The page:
Soo...you’ve decided to take your toddler hiking have you? Great! Congratulations! Way to rock this mom thing! You will spend the day in the fresh air and sunshine teaching your child to be one with nature! No electronics for you! Maybe you’ll get a shiny medal that says “Mom of the Year!” for this!
But don’t feel too smug too fast, you do have to get out the door first….
Step 1: Choose your location.
You want to consider factors such as length and elevation gain and distance from home. Do NOT leave out the “distance from home” part, as too long in the car seat at the start of the day will turn your happy hiker into a screaming gremlin faster than you can say “granola bar”.
It is advisable to do this the night before as any attempt to study a map with a toddler in the room will be punctuated by whining, potty accidents, requests for popsicles, and/or the toddler attempting to abscond with the map. This type of distraction can be disastrous leading you to mistake a 30 mile hike for a 3 mile hike. Not good.
Step 2: Plan to get an alpine start!
You remember those right? From your pre-kid peak bagging days? You go to bed nice and early so you can be on the trail with headlamps by 5 AM. Of course, a toddler alpine start looks a little different. This version includes mom being up at 5:00 AM to make sure everything is packed, loaded and ready to go so that the moment the tiny dictator awakens you can put them in the car with their portable breakfast right away.
This is a crucial step, so please don’t skip it. There is an extremely small window of “happy and well rested” between morning rising and the pre naptime melt down. If you wait to begin too long and the start of your hike begins to collide with the grumpy hour, you will be sunk. But if your toddler is happily engaged in the activity when this time hits, they are much more likely to sail through it until back at the car where they can pass out on the way home.
So, go to bed early with every intention of whistling around the kitchen at 5 AM packing snacks. Of course….what will really happen is the toddler will have a nightmare and wet the bed on two separate occasions between midnight and 2:00, eventually landing them in your bed where they will wriggle and writhe in a manner reminiscent of a crocodile doing a death roll. They WILL kick you in the face no less than 3 times.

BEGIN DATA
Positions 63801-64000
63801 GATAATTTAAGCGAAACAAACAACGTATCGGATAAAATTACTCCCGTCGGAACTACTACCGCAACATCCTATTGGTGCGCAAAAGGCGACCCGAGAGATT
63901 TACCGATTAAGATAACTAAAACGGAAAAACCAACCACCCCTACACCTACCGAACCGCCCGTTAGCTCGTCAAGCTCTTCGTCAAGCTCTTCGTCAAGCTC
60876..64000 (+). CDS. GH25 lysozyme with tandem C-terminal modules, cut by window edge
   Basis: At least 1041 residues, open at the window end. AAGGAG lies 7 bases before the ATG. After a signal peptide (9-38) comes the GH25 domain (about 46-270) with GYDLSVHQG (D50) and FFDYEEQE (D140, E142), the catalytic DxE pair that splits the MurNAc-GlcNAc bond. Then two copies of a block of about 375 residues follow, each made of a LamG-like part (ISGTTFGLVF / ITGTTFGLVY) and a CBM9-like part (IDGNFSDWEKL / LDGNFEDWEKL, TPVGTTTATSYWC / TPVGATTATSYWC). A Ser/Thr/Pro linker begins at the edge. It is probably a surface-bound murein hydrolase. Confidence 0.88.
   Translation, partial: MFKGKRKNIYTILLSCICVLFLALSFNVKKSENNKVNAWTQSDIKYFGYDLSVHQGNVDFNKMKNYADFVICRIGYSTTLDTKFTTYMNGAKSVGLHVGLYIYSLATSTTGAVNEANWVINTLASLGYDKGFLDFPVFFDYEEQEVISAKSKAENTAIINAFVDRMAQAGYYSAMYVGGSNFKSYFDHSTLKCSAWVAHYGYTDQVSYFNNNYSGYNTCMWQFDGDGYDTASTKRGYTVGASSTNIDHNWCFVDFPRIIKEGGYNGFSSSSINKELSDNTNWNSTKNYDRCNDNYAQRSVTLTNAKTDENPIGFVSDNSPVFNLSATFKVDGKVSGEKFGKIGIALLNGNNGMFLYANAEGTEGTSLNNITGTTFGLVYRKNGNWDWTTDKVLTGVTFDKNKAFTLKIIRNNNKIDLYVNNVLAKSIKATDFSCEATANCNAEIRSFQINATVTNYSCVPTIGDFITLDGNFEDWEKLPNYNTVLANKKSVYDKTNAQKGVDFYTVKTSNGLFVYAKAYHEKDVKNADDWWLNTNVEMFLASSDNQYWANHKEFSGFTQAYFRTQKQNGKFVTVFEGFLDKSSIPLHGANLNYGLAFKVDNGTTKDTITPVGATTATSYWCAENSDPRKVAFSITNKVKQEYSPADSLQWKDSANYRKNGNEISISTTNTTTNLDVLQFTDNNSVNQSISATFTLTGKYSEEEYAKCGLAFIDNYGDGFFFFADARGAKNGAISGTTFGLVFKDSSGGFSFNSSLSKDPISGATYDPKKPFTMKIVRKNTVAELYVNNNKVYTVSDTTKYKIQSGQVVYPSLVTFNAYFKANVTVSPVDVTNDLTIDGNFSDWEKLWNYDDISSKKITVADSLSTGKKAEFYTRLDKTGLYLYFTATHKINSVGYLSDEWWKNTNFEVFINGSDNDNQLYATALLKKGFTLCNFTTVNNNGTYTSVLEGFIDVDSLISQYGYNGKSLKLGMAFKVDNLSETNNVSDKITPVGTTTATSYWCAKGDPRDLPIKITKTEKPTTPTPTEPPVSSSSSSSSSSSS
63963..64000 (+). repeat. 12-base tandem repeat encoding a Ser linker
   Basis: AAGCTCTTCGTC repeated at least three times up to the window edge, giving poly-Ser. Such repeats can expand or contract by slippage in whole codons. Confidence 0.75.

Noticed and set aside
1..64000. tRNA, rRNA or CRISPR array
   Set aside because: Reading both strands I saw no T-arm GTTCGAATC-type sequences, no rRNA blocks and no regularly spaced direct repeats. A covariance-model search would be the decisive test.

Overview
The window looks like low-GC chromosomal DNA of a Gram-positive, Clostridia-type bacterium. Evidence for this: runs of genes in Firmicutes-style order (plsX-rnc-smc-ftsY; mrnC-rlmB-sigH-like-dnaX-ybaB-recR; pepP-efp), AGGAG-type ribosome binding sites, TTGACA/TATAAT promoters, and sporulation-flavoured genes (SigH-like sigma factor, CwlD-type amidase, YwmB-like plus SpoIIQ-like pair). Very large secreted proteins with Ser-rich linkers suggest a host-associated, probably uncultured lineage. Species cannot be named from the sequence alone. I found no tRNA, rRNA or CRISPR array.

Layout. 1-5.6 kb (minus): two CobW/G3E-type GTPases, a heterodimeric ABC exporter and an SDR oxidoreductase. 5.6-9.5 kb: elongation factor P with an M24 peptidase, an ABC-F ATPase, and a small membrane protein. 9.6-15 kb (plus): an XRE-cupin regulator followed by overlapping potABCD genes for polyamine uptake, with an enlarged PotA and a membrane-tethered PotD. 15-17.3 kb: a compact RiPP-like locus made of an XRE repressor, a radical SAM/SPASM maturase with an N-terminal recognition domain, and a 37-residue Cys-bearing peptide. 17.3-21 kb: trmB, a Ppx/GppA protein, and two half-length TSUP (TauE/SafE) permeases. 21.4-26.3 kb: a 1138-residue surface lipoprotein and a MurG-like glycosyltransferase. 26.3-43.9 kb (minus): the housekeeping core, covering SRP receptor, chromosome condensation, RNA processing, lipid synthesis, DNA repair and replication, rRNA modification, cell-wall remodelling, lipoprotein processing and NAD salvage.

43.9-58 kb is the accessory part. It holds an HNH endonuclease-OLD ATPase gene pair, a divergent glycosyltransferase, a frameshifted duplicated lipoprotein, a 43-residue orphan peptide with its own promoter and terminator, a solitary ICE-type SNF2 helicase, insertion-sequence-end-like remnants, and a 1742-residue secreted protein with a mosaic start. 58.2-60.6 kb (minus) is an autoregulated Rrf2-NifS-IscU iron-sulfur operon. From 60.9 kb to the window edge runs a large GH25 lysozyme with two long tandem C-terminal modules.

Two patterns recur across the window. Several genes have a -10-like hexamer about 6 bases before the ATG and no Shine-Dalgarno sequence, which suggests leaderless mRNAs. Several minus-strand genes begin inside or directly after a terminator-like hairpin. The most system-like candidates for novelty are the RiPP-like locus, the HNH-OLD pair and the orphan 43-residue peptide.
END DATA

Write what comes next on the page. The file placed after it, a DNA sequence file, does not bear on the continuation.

When 5 AM rolls around and the toddler is finally sleeping peacefully, drag yourself out of bed to make a pot of very strong coffee. Despite your best intentions, sit staring at the wall through at least 1.5 cups of magic brown elixir as you attempt to pierce the fog of a night with little sleep. Reassure yourself that you still have plenty of time since the kiddos tends to sleep until 7:00 these days. By 5:45 when you wrench yourself off the couch, the toddler will awaken with a mighty roar and require comforting, another trip to the potty, and the reading of three books.
Briefly consider throwing in to towel on this whole endeavour. But don’t. Don’t throw in the towel.
3. Pack all the things.
And I mean ALL the things. Snacks of all kinds of course. Bars, dried fruit, peanut butter sandwiches, jerky, and some kind of “secret weapon” snack. The one you pull out when the toddler is about to go full nuclear at the point furthest possible from the car. We like dum-dums around here. (Note: the anti-sugar mom brigade may not like this suggestion. But you skip this step at your peril. Trust me. A dum-dum or three isn’t THAT much sugar and can make the difference between a pleasant and happy return trip, and one that involves endless howling.) Not only do the dum-dums make an excellent bribe to keep toddlers happy towards the middle/end of a hike, if you save this special treat only for hiking and similar activities it becomes a fun and special association that helps them view this as an activity they want to do again.
In addition to food, you will want to bring everything that could conceivably be needed for general comfort. You will of course have checked the weather, but this will have only minimal bearing on packing. Going to be 80 degrees? Let’s throw in a sweater just in case. Not going to rain? Better at least have a poncho! Kid been potty trained for 3 months? Throw in a couple of diapers. You never know.
Contemplate carefully if you want to bring the baby carrier backpack. Be warned that if you leave it at home, your toddler will whine to be carried the whole time. If you bring it, he will howl like a banshee at the mere suggestion of riding in it. “NO mama! I RUN!!”
4. Check the weather.
Being at the top of a mountain during a lightning storm, or the bottom of a canyon in a flash flood with your child would DEFINITELY endanger that “mom of the year” award. Nuf said.
5. Hit the trail!
Whew! Through all the trials and tribulations of getting here, you have finally made it! As you hike with your little munchkin, pepper the walk with games like “hide and seek” and “kick the rock”. Look for insects and animals. Marvel at flowers and the texture of tree bark. You will have to walk a fine line of letting the toddler dawdle and experience the outdoors in their own way, while keeping things moving so you get home before dark. There will be scraped knees, tantrums, and stand offs. Deploy those dum-dums as needed mama...and keep em coming! But despite the challenges of hiking with your toddler, the truth is that a day at home isn’t really that much easier. You would still have scraped knees, protestations over the shape of their sandwich, and arguments about how many episodes of Clifford the Big Red Dog they can watch. And you would have missed out on the sunshine, the play, the thousands of things they are learning by climbing on rocks, peering at caterpillers or splashing in creeks. And the pictures wouldn’t be half as good.